“The word to describe the mood is morose,” said Yves Chataigner, the 85-year-old cheesemonger who runs the cheese store at No. 3 with his wife Annick. “But what are we supposed to do, stay shut up in our apartment upstairs and pretend to be on vacation?”

Mr. Chataigner said that the day before, in the absence of normal operations at the vast Rungis wholesale food market outside of Paris, he had to walk three miles — he clocked it on his pedometer — to find all the cheeses he wanted.

At the Au Bon Port Montmartre fish store at No. 5, Joël Vicogne, one of the fishmongers, kept the focus on the product as he arranged scallops in their shells on a counter that spilled onto the sidewalk. “The red snapper is magnificent, the tuna too, Elaine,” he said. “The octopus, so beautiful.”

At the fruit and vegetable shop one block north, Kamel Ben Salem was all alone at 8 one morning, so he was eager to talk. He and I had bonded years before, when I introduced him — and the street — to “chou frisé non-pommé,” a.k.a. kale.

“I’ll give you a great deal if you take all my super-ripe cherry tomatoes,” he said. I took all five pounds. Then he sweet-talked me into buying pots of herbs that had come in that morning, lemongrass leaves, anise, verbena and thyme. Then he threw half a dozen apples and a pear into my tote bag.

“You can make a tart,” he said.

Despite his bonhomie, he said he changes his mask twice a day and puts his clothes in a plastic bag for washing when he arrives home after a bus ride every evening.

Whenever I go out, I carry a signed, timed “attestation de déplacement dérogatoire” (certificate of exceptional movement) with my name, address, place and date of birth and one of seven reasons checked off justifying my outdoor excursion (necessary shopping, medical visit, essential work, judicial convocation, for example).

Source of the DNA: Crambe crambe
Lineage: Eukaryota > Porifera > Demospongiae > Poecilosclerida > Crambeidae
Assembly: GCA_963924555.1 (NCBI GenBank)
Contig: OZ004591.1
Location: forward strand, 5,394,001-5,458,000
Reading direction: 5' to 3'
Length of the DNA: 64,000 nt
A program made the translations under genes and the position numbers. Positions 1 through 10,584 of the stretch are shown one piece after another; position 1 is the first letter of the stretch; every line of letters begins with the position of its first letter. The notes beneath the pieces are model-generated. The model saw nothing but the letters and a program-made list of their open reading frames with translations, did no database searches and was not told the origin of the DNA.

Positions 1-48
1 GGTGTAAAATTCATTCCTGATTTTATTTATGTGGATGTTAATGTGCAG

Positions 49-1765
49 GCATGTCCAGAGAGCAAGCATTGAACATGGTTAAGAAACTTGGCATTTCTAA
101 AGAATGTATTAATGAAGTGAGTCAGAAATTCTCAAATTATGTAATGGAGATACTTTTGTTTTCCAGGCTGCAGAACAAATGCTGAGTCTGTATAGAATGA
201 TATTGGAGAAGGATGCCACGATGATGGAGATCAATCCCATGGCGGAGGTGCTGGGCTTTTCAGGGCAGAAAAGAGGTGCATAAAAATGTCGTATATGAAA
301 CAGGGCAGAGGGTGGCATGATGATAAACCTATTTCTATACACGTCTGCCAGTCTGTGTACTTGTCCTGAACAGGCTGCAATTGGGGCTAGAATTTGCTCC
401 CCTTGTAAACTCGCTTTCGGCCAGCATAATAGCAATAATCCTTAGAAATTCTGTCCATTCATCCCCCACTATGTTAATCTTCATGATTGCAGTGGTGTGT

I can stay out for only an hour and not move farther than a kilometer away from home. The French government has deployed tens of thousands of police officers throughout the country to check that people are carrying their certificates and obeying the restrictions. If not, they can be issued fines. I have seen as many as eight police officers at a time on the Rue des Martyrs. They can be overly bureaucratic: One of my neighbors was fined because she had checked off two reasons instead of one for her sojourn.

The coronavirus may determine the rhythm of our lives in France for some time. France has suffered the fourth-highest mortality rate from the virus in the world, but a research institute in Paris estimated on Monday that when some confinement restrictions are scheduled to be relaxed on May 11, only 5.7 percent of the population will have been infected. It warned that the low initial infection rate means that “population immunity appears insufficient to avoid a second wave.”

“I can never be sad on the Rue des Martyrs,” I tell people when they ask me why I am such a cheerleader for my street. In the face of the unknown, I revel in the shared pleasure of conversations — however brief these days — with shopkeepers and take comfort in the spirit of community that lives on here.

At a time when I am cut off from most of Paris, and from family and friends in America, I am more connected to my street than ever.

Elaine Sciolino is the author, most recently, of “The Seine: The River that Made Paris.”